For some fans, 2022 was one of the most underwhelming years of the century in boxing, with conversations about star-studded bouts leading to nothing. Others may view the sport as having considerable bright spots, like undisputed championship fights, upsets and the rebirth of women’s boxing.
A few notable fighters had breakout years (Dimtry Bivol, Devin Haney, Seniesa Estrada). Collectively, no one had a better year than women’s boxing, which featured the biggest bouts the sport had to offer and finished 2022 with five undisputed champions (Franchon Crews Dezurn at 168; Claressa Shields, 160; Jessica McCaskill, 147; Chantelle Cameron, 140; and Katie Taylor, 135).
So what does one make of the year? ESPN.com boxing writer Ben Baby and ESPN boxing analyst Timothy Bradley Jr., recently inducted into the International Boxing Hall of Fame, take a look at what went right and wrong in boxing in 2022.
Baby: First, let’s applaud Tim on being named to the IBHOF because that was one of the few good things to happen in the sport this year.
There’s no way around it — 2022 was an absolute dud. Once again, boxing fans had to suffer through several disappointments. The year was filled with questionable matchmaking and endless talk of high-profile fights that never came to fruition.
Tyson Fury-Oleksandr Usyk, Errol Spence Jr.-Terence Crawford and Ryan Garcia-Gervonta Davis were several of the megafights that were talked about as possibilities this year but never materialized for whatever reason. I understand that Tim disagrees with my assessment of the year, and I respect his thoughts on some of the fights that did get made, but it’s still not enough to deem 2022 successful for a major reason.
Any good sport is defined by the level of its championship-level matches — the Super Bowl in football, World Series in baseball, NBA Finals in basketball, etc. Boxing, however, is one of the few sports where the two top contestants in a weight division may never face each other during a given season.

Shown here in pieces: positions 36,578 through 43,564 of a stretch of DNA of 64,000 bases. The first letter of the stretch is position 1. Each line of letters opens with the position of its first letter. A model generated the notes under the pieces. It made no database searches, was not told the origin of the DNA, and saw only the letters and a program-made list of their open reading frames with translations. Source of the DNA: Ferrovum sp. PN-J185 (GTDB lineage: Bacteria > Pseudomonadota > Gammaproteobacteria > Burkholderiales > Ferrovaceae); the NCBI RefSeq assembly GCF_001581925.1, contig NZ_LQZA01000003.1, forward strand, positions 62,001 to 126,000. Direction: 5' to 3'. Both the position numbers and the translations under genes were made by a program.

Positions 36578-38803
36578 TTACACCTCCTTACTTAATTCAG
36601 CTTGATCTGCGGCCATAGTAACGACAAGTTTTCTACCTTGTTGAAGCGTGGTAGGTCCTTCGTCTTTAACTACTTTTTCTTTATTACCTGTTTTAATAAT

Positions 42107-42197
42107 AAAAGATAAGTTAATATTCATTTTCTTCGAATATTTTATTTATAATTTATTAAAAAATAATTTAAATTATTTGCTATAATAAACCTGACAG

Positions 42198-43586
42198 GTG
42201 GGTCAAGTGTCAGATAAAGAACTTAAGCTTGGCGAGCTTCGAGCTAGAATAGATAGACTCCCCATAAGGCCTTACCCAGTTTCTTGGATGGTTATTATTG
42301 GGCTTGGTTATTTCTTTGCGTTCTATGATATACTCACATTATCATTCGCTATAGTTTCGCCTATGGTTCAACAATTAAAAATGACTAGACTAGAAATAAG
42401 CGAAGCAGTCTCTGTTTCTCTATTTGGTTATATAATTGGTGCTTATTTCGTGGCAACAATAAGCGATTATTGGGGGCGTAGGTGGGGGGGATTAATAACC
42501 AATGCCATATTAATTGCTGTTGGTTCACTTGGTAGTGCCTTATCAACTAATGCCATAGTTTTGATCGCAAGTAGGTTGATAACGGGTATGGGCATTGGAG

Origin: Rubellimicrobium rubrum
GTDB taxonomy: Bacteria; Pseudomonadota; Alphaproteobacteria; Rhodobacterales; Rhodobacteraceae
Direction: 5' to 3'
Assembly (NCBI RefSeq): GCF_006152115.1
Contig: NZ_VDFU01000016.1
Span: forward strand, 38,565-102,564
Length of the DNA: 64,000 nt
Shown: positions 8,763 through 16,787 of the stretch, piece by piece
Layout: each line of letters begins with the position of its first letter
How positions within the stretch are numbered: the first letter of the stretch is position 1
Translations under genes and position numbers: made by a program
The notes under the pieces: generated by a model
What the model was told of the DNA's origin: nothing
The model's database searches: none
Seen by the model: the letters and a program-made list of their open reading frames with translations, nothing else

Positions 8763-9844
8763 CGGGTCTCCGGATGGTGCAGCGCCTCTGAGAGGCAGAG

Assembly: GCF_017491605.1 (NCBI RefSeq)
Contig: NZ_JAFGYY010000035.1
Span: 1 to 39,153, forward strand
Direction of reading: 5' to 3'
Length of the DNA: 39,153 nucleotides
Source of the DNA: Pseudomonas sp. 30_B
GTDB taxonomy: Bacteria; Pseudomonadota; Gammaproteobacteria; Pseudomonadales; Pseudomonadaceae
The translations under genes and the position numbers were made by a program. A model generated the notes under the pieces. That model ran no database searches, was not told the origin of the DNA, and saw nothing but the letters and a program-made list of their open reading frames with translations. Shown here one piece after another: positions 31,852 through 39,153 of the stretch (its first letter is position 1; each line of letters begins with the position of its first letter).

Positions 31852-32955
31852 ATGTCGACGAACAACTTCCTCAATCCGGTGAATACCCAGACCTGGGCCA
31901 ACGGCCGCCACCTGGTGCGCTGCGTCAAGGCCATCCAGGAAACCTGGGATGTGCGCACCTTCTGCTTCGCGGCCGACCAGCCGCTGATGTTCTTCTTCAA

And without that, the sport remains stale. Look at how many big fights were made in the United States in 2022. No male fighters headlined New York’s Madison Square Garden. T-Mobile Arena, the most notable fight venue in Las Vegas, hosted nothing outside of two Canelo Alvarez bouts. Spence arguably had the biggest event of the year when he stopped Yordenis Ugas inside AT&T Stadium, the home of the Dallas Cowboys.
All of this points to a bigger issue from this year: Boxing failed to move forward. In 2021, coming off the pandemic, it felt like the sport was building momentum in different ways. Canelo became an undisputed champion at super middleweight. Spence and Crawford inched toward a superfight. Josh Taylor, also undisputed at 140, emerged as a potential star.
Instead, it all fizzled. The top five fighters in ESPN’s pound-for-pound ranking had just seven fights combined. That averages a ridiculous 1.4 bouts per fighter — which reaches a Gary Russell Jr. level of inactivity.
And when the top boxers have been in the ring, their bouts haven’t carried enough buzz to make this feel like a big year. It leaves many fans clamoring for more and several others wondering if this sport is really worth the trouble.
Bradley: I say boxing has had a great year — because of competition. Every fighter wants to be the next globally recognized boxer on the planet. Promoters, networks and managers are in search more than ever of bringing entertainment to secure ratings. I understand what you’re saying, Ben, that the biggest fights in boxing haven’t been made, like a Spence-Crawford or a Fury-Usyk, and you’re right. But one or two matches don’t make or break boxing.
We have had more undisputed champions in boxing and more fighters willing to unify championships in 2022 than in the past 20 years. Boxers like Spence, Shakur Stevenson, Naoya Inoue, Artur Beterbiev, Oleksandr Usyk, Murodjon Akhmadaliev and Kenshiro Teraji have become unified champions in their men’s divisions this year. At the same time, Inoue, Devin Haney and Jermell Charlo have become undisputed champions. And don’t forget about women’s boxing, Ben, it helps lift boxing as a whole. This was the year of female boxing.
The growth has been astronomical. Katie Taylor and Amanda Serrano sold out Madison Square Garden in April, and Claressa Shields and Savannah Marshall filled up London’s O2 Arena in mid-October, the latter two fighting for undisputed supremacy in the women’s middleweight division. It was an epic showdown and a masterclass buildup that superseded all expectations. And let’s not forget Alycia Baumgardner and Mikaela Mayer’s unification bout that same night at O2 Arena. Many experts, including myself, had difficulty choosing a winner for both battles beforehand.
To cap this off, Ben, “COMPETITION” fuels a boxer and everything around the sport. Anyone involved in and out of the ring loves this sport. However, being the very best is essential to all. Even contributors are egotistical. Last time I checked, competition pushes us all and makes us better, so I believe boxing has had a fantastic year because of the competition talent and fighters pushing their brand to the next level.